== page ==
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New Supportcapitolhill.com effort launches to connect neighborhood businesses to ‘stay home’ shoppers

You can’t shop inside Ghost Gallery right now. But you can shop Ghost Gallery online via supportcapitolhill.com (Image: Ghost Gallery)

A Capitol Hill-based design firm is working to help local businesses across Seattle connect with their “stay home” customers in the wake of virus-related closures.

“I came up with this idea of like an Etsy for neighborhoods,” said Sara Green, principal and creative director at DEI Creative.

Local businesses, hard-hit by virus-related restrictions, have been hustling to find new ways to generate income, and the Support Local site developed by DEI is one way for them to do that.

The websites are a bit like a virtual shopping mall, featuring at least a few products from dozens of different stores in the neighborhood. The program launched first in Ballard, and the site there features clothing, furniture, toys, books, beer, and the ever popular gift cards from a number of businesses around that neighborhood.

Or, you can buy things from them at the support local site supportcapitolhill.com.

And even after the virus has run its course, and we’re back to going to stores in person, Green said she hopes to keep the site going.

“My intention is for this not to go away,” she said.

Customers can browse the site, and Green likened it to walking through the neighborhood’s streets, where people can pop in to various storefronts after they see something interesting in the window. People who want to make purchases will have to process them with each store separately. It will also be up to each individual store to find ways to get the product to the customer, via pick up or delivery.

In Ballard’s version, Green said they’ve gotten more than 60 retailers and 30 to 40 restaurants signed up. The site has seen 11,000 unique visitors in just a few weeks, though she doesn’t have data on how many sales there have been.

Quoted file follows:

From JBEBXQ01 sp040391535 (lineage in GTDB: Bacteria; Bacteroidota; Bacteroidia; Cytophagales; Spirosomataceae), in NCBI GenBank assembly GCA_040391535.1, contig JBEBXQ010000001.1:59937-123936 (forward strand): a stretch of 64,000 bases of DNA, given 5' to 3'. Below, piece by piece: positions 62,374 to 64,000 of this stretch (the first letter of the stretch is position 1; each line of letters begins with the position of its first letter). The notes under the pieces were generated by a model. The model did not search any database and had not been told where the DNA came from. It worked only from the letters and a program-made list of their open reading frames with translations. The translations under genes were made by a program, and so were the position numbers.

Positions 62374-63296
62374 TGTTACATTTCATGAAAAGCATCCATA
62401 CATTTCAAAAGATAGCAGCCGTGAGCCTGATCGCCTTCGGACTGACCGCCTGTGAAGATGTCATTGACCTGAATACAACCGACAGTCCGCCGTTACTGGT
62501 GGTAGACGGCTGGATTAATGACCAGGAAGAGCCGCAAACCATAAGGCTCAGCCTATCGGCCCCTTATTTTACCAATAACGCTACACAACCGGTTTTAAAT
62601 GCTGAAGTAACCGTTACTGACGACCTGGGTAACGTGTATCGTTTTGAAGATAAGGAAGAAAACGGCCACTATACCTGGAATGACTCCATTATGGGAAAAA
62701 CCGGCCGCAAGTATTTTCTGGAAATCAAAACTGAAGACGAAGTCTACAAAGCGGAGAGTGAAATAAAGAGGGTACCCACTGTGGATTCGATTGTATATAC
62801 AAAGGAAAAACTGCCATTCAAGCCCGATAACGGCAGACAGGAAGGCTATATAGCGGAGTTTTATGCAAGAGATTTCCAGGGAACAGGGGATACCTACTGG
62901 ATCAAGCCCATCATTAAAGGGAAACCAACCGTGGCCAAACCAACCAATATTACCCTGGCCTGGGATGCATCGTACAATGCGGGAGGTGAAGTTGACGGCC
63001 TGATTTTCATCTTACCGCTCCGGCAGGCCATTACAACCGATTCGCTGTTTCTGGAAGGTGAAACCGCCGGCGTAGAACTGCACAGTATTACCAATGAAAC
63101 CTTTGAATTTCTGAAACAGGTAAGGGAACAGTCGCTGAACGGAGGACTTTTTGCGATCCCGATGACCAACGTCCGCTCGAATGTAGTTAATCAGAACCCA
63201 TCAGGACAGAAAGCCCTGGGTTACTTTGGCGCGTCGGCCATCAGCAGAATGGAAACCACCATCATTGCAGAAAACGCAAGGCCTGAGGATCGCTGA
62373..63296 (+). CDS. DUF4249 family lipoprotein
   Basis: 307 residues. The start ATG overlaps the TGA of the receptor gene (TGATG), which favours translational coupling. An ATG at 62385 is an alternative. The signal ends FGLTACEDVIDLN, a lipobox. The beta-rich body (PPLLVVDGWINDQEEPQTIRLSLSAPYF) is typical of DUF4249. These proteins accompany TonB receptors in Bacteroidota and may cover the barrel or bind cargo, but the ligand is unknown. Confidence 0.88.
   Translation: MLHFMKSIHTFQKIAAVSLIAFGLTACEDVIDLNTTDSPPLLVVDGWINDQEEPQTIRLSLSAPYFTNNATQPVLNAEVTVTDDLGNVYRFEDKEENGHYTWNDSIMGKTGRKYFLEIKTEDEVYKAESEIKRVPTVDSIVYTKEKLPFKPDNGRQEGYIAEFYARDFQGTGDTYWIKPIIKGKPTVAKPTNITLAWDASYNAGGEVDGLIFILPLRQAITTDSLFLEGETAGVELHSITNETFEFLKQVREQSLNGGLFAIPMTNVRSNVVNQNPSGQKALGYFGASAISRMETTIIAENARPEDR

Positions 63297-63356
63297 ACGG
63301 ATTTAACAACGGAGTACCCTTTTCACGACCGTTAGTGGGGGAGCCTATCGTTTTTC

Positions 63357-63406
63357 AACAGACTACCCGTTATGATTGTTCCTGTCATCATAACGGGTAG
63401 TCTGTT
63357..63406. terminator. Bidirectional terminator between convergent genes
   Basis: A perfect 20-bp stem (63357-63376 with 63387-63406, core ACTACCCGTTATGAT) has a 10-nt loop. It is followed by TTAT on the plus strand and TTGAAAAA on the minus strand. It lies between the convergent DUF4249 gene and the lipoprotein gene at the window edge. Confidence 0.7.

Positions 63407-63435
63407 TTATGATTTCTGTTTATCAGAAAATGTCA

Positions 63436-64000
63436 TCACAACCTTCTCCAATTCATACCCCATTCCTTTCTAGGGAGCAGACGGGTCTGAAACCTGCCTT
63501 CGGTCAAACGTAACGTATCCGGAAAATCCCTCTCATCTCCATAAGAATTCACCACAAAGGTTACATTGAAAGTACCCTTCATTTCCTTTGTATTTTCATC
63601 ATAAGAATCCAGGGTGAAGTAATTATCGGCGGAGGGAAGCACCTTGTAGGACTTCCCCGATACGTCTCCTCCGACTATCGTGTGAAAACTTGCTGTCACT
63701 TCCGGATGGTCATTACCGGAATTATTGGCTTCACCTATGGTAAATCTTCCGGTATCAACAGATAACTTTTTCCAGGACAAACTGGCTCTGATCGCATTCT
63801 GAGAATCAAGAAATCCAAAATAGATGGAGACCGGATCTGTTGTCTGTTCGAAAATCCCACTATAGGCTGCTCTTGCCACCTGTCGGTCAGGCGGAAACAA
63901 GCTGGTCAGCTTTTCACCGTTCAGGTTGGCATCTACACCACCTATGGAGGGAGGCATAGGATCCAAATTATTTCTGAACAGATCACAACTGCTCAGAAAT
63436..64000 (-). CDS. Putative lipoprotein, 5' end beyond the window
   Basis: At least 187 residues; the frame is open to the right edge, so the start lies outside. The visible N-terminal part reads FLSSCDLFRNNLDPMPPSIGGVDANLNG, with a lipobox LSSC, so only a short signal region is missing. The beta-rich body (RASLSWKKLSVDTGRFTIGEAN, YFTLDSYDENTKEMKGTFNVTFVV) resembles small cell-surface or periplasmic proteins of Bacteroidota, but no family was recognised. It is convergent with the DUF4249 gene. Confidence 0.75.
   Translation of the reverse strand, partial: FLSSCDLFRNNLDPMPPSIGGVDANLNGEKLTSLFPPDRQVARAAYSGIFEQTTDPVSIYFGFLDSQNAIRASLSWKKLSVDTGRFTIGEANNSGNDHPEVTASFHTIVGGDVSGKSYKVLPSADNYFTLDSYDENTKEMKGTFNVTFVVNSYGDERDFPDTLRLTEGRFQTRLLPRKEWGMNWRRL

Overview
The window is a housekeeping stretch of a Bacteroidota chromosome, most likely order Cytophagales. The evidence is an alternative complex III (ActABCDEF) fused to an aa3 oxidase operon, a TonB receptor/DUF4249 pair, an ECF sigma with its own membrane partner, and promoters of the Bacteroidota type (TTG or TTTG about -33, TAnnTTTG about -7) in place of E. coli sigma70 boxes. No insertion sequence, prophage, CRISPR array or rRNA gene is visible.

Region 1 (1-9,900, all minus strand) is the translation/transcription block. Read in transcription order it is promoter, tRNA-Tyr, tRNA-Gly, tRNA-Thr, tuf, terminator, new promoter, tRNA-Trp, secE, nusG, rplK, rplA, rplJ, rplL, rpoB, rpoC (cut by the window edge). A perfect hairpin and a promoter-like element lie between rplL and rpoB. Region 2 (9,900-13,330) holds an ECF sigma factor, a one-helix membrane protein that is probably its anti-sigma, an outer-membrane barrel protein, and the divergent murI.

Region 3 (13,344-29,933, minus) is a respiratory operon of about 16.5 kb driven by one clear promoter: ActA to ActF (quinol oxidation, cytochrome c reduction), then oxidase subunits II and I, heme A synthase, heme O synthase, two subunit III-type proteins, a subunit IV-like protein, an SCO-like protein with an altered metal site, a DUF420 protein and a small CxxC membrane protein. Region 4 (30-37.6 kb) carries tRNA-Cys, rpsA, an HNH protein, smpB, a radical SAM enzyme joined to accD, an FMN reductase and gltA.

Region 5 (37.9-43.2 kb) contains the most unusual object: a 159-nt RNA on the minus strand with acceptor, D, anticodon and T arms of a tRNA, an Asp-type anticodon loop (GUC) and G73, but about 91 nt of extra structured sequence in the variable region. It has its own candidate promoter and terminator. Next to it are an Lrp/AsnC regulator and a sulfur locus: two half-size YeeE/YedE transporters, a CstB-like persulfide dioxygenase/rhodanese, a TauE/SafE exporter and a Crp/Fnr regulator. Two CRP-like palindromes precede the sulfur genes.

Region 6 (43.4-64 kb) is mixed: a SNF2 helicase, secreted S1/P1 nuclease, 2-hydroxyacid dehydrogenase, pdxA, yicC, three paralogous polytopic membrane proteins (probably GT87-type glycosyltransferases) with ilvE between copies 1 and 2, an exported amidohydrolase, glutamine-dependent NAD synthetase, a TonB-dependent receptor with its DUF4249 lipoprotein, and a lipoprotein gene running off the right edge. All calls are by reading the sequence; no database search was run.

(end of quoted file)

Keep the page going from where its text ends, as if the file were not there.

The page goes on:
Businesses have responded well, Green said, and have been excited for the chance to get their goods in public. Some of them might have seasonal products which people might not want in a month. Or they might have items with an expiration date. All are excited for any sales they can make right now.

The site worked well in Ballard, and Green said her company was able to retain the design so they could re-skin it for other neighborhoods. It helps make marketing easier, since they only need to promote a single site for many businesses. Since launch, the idea expanded to Pioneer Square, and now is coming to Capitol Hill.

The Capitol Hill Business Alliance is actively promoting it.

“We’re going to try and get every single one of our members to join,” said Christina Arrington, who heads up the Capitol Hill Business Alliance (the Hill’s de facto chamber of commerce since the old chamber shut down last year) for the GSBA.

Businesses keep 100% of their sales (though normal transaction fees, such as a PayPal fee, may apply), Green said. This stands in contrast to many app-based purchase options, particularly for restaurants, where the middleman takes a cut.

The sites also feature takeout listings that mostly link out to restaurant delivery partners like Doordash and Postmates where commissions still apply. Still, it’s useful to have a place to check out the latest food and drink takeout and delivery options.